FORT WORTH -- It was a big day for Hayden Singleton Head.
He got his first peek at the Child Life Zone, the new play and educational center unveiled Tuesday at Cook Children's Medical Center, where the 8-year-old Cresson boy has been treated for neuroblastoma, a form of cancer.
Then he lived a broadcast news reporter's dream by posing questions to VIP guests, Dallas Cowboys legend Troy Aikman and country music star Garth Brooks.
In a blue blazer, necktie and khaki pants, Hayden conducted interviews at the center's interactive broadcast studio, where children can create programs to be broadcast to patients isolated in their hospital rooms. Hospital officials called the studio a trailblazing element of the new center.
What is your favorite video game? Hayden asked, pointing a microphone at Aikman.
"You know, I think I am the only person in America to never play Madden Football," Aikman said, before recommending Guitar Hero.
What songs do you think we should have on our jukebox? he asked Brooks.
"I think you should have a lot of Garth Brooks on there," Brooks said. "And a lot of Trisha Yearwood. ... And I think you're good."
The Child Life Zone will give children a place free of needles, medical procedures and other sources of anxiety encountered during hospital stays. They can play video games, pool or foosball, use a kitchen or enjoy a therapeutic craft and play center.
"This is their place to come have creative expression and nothing but fun," hospital President Nancy Cychol said. "A place to be comfortable."
The center is about 4,000 square feet, making it the third-largest life zone in the nation, hospital officials said. It includes a teen room for older patients, a performance stage, a new library and family resource center. Computers with e-mail access let parents keep up with family and friends.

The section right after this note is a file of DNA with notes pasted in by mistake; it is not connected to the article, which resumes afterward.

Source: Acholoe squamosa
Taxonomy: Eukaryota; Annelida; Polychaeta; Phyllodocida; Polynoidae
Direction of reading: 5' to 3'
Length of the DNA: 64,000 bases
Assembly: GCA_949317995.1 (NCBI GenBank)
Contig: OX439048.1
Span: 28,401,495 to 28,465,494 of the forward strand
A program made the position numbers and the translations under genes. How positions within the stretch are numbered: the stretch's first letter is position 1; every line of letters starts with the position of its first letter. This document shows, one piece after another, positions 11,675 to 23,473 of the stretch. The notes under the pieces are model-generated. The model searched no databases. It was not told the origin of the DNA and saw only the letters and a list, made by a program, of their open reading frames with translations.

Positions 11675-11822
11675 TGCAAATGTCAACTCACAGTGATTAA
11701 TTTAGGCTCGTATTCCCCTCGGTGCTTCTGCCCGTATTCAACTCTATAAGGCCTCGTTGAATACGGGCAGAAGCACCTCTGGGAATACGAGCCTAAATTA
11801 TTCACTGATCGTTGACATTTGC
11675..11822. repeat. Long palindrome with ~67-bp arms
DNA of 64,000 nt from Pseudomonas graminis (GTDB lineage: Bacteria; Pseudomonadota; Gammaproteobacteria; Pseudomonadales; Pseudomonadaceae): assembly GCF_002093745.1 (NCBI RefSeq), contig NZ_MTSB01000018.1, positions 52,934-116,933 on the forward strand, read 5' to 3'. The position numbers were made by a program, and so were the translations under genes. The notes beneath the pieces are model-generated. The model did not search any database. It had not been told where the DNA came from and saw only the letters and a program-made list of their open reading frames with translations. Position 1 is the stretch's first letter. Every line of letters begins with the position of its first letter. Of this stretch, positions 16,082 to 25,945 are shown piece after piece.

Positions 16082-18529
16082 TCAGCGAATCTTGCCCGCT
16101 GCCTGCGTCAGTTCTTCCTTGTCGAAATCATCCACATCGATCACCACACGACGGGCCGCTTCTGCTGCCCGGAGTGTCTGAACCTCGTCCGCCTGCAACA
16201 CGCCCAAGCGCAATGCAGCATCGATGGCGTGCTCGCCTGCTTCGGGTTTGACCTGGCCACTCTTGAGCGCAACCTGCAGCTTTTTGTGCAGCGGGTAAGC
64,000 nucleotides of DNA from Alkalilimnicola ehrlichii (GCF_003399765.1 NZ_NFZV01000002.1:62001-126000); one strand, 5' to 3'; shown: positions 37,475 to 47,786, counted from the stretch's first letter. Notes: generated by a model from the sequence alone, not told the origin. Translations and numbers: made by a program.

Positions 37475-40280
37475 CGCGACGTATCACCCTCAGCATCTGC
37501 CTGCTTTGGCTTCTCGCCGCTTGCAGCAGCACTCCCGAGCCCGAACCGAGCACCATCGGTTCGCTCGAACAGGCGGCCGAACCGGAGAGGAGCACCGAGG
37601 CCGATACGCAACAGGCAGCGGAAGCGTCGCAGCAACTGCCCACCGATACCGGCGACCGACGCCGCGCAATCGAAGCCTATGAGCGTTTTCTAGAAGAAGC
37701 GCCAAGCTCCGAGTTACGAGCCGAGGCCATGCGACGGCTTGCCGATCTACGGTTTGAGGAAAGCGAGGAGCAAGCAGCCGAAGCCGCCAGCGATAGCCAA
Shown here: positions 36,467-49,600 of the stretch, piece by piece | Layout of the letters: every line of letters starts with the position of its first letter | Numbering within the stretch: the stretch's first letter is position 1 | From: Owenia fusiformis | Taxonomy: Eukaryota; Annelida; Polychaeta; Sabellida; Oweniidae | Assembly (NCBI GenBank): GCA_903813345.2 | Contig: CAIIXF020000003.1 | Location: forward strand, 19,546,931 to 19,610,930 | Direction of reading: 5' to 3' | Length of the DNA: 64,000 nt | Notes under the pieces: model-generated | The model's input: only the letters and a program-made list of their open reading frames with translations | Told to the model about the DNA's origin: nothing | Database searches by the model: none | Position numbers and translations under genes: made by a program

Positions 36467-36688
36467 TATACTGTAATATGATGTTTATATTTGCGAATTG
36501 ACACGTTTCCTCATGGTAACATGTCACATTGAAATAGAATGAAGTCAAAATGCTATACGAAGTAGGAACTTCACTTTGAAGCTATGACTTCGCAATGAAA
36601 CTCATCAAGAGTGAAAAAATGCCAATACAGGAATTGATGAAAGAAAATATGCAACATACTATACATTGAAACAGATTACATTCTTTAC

Cook Children's is still putting the finishing touches on the center, which will open to patients June 11 and replace a smaller life zone.
The Child Life Zone concept was formed when Aikman and others started working to build relaxing, interactive centers in children's hospitals, according to hospital officials. In spring 2011, Brooks' Teammates for Kids Foundation joined the effort.
Aikman recalled opening the original Cook Children's Child Life Zone in 1996, one year after opening one in Dallas.
He said the idea then was to build havens so children could get out of their hospital rooms, but he never imagined how popular the concept would become.
"When it began, I really kind of thought we would stay here in the Metroplex," Aikman said. "Then we did Oklahoma City, Houston, New York, Denver and Atlanta. It's grown and hospitals have gotten behind it."
The feel of home
A council of young hospital patients helped design the new center at Cook Children's. Briggs Berry, a 16-year-old council member from Granbury, said his group came up with ideas for furniture and wall color. He predicted that children would like the comfortable green chairs in front of the televisions, as well as the pool table.
Berry said an immune deficiency forced him into several prolonged hospital stays. Before the unveiling ceremony Tuesday, he shot pool with Brooks and Aikman.
"When you're in the hospital, you don't get to do all the things you'd like to do when you're at home," he said. "For me, I have a pool table at my house, so coming here and still being able to play pool kind of makes it a little more like I'm at home."
Hayden Head, who was diagnosed with neuroblastoma at age 4, has been cancer-free for 27 months, said his mother, Lizzie Head. Before his interview with Aikman and Brooks, he reviewed his questions written on notecards and checked out the Child Life Zone.
His one-sentence assessment: "I love it."
Alex Branch, 817-390-7689